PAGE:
Pictures: Trevor Davies
Story: Masimba Biriwashe
Sitting in an open-plan building with the glare of the late afternoon sun pouring in through big windows, 21-year-old Etheline Tutayi’s face is in deep concentration as she draws a line to complete an African motif on a ceramic plate.
She proceeds to dip a paint brush into a tin of glaze paint and neatly decorates a new plate with cave painting designs.
Tutayi said that she joined the Mzilikazi Arts Centre in Bulawayo in June 2009 after completing her Ordinary Levels in order to secure a means to support herself.
She received training from the centre and decided to specialise as a ceramics decorator.
The centre currently supports young people in Bulawayo to gain new skills in creating ceramics which are sold in Zimbabwe and abroad.
Tutayi, like many other young people in Zimbabwe, feared bearing the brunt of the country’s decade-long economic meltdown and jumped onto the opportunity of joining the centre when offered the chance.
“I now have a job and experience. I’m able to make drawings of anything on the ceramic plates. I am also able to earn an income,” she said.
Another beneficiary of the project, Mthandazo Nkomo (24), confirmed that the project had significantly changed his life.
“The project has helped me to gain new skills in art as well as learn new things in my life. I can earn an income and do things that I was not able to do for myself,” he said.
Many youths in Zimbabwe are trapped in cycle of poverty and unemployment, and are constrained by social and cultural demands that hinder their development.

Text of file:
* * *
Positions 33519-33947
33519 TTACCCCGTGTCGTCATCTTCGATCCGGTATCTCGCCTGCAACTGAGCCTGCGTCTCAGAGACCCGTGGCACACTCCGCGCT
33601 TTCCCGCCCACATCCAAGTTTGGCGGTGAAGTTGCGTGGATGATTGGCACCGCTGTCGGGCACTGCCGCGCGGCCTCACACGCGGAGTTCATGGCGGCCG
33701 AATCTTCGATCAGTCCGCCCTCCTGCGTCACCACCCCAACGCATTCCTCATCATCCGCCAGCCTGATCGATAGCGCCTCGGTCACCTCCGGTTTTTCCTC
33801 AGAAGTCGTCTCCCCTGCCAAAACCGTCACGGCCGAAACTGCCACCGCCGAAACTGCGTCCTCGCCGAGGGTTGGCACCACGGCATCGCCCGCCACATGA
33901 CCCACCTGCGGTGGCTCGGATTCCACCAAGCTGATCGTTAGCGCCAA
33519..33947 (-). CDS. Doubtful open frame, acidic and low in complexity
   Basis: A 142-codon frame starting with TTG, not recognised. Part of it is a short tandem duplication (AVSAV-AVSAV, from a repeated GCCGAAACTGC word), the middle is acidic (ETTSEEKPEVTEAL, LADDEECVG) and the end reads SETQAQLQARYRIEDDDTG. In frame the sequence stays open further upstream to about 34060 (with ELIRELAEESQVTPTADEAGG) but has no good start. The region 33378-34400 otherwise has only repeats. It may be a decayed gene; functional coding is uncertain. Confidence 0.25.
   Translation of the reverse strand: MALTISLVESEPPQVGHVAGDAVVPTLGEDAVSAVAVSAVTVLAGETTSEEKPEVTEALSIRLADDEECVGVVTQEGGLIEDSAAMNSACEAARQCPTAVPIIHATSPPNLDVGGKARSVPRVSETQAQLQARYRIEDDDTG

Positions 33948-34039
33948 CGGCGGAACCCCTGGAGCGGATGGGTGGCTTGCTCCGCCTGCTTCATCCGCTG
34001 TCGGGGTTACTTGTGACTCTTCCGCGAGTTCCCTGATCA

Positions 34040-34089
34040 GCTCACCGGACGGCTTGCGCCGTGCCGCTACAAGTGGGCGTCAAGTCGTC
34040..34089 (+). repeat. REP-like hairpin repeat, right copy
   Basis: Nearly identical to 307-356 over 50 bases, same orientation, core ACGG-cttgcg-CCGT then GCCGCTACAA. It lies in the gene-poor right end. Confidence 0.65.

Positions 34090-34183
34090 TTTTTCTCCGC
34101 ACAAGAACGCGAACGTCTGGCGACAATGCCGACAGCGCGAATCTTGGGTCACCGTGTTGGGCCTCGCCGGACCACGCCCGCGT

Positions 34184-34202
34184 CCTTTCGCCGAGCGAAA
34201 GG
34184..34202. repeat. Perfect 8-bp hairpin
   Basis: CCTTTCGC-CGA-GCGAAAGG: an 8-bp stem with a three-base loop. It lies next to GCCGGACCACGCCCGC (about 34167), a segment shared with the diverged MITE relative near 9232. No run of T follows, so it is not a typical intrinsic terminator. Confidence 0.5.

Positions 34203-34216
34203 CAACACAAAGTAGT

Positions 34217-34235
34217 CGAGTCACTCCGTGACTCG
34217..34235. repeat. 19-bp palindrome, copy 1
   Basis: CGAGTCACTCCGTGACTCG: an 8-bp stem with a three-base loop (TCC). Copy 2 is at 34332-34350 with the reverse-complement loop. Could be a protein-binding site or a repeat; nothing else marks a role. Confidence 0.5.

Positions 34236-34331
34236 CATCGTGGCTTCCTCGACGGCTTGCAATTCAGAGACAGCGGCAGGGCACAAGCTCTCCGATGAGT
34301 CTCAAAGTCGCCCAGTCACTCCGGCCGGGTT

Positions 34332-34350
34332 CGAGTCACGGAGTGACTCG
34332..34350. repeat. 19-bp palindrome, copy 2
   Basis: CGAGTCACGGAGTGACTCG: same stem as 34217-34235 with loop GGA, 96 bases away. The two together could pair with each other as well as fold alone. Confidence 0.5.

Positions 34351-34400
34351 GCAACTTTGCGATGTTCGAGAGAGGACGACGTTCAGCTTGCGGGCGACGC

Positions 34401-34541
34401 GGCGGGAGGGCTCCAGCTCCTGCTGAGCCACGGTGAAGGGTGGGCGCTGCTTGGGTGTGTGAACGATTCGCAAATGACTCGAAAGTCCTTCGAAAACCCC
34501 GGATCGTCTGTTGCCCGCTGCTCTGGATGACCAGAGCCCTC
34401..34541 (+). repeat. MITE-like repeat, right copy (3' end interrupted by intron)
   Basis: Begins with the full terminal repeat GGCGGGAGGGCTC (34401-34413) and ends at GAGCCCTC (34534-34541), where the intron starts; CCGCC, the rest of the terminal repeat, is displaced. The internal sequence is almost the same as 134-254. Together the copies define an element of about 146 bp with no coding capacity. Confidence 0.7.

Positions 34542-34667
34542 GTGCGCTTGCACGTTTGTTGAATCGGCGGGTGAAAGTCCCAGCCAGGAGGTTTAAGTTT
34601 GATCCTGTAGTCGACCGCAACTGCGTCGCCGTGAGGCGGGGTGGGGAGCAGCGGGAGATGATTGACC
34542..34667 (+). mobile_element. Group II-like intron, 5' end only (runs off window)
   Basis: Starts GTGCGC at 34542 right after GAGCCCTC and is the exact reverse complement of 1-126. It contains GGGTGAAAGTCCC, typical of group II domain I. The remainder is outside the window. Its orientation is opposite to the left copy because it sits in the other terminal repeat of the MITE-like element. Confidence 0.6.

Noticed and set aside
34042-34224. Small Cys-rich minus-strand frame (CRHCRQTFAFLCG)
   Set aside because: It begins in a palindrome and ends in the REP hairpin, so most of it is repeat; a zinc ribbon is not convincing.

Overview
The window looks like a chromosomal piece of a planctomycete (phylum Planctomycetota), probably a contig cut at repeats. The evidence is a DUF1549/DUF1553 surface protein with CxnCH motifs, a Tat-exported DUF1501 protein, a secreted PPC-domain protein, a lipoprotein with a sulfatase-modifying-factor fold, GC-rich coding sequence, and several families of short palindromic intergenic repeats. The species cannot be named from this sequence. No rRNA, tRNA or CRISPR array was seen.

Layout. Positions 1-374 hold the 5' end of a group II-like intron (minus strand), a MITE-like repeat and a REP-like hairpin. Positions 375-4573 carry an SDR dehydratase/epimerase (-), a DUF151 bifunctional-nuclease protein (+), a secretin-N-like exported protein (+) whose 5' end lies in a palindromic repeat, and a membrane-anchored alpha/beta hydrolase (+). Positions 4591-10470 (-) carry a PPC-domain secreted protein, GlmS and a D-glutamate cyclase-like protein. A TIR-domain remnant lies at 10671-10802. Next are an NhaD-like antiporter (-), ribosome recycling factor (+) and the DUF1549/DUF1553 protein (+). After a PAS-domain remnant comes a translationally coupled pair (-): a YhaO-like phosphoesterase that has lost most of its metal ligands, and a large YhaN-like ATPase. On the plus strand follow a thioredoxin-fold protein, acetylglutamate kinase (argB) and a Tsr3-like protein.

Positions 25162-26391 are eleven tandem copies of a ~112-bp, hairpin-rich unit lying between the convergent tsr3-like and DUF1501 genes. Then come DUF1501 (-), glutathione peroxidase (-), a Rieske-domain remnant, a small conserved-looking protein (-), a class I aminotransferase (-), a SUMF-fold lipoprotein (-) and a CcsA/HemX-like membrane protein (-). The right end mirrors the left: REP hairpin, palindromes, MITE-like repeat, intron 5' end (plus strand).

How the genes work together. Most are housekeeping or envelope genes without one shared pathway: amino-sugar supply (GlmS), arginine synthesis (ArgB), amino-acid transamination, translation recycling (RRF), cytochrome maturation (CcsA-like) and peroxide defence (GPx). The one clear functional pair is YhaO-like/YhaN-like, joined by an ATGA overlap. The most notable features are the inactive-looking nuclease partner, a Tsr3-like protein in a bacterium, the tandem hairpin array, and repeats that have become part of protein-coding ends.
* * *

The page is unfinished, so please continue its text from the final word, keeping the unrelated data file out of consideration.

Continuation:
As a result of the collapse of the formal sector, there has been a marked informalisation of the economy over the years.
According to economists, lack of employment creation and continued retrenchments by most firms had impacted negatively on youth employment. Consequently, many young people had turned to the informal sector.
Against this background, the Mzilikazi Arts Centre is playing a critical role in providing an alternative employment route to youths that would otherwise be ignored by society.
“At least I have something to do which allows me to look after my children. I’ve also managed to acquire new skills. I now know how to do pottery. I am doing something that I love. I am able to earn a living now,” said Thembekile Ndlovu (30) who joined the project in 2008.
The centre, which is located off the Old Falls road, near Mpilo Hospital in Bulawayo’s western suburbs, has been in existence since the 1960s.
The centre comprises two main sections, a pottery department and an art school which play complementary roles.
Under the guidance of skilled instructors the centre has an ongoing programme to train and develop young people interested in ceramics.
Once fully trained, some of the potters remain at the centre to work full time at Mzilikazi pottery.
Courses offered at the school are aimed at providing training to school-leavers who have no formal qualifications, offering them the opportunity to make a meaningful contribution to society.
The centre enrols approximately 130 students who are encouraged to develop their talents in painting, drawing, graphics, photography, design, sculpture and carpentry.
Besides contributing to the preservation of the country’s material culture, the centre has also been key in providing young people with skills to cope in life.
Even while students are undergoing training, they have an opportunity to generate income through selling their work.
However, in recent years the Mzilikazi Arts Centre has experienced numerous challenges due to the country’s economic fallout.
The centre is currently working closely with the International Labour Organisation to expand its outreach initiatives.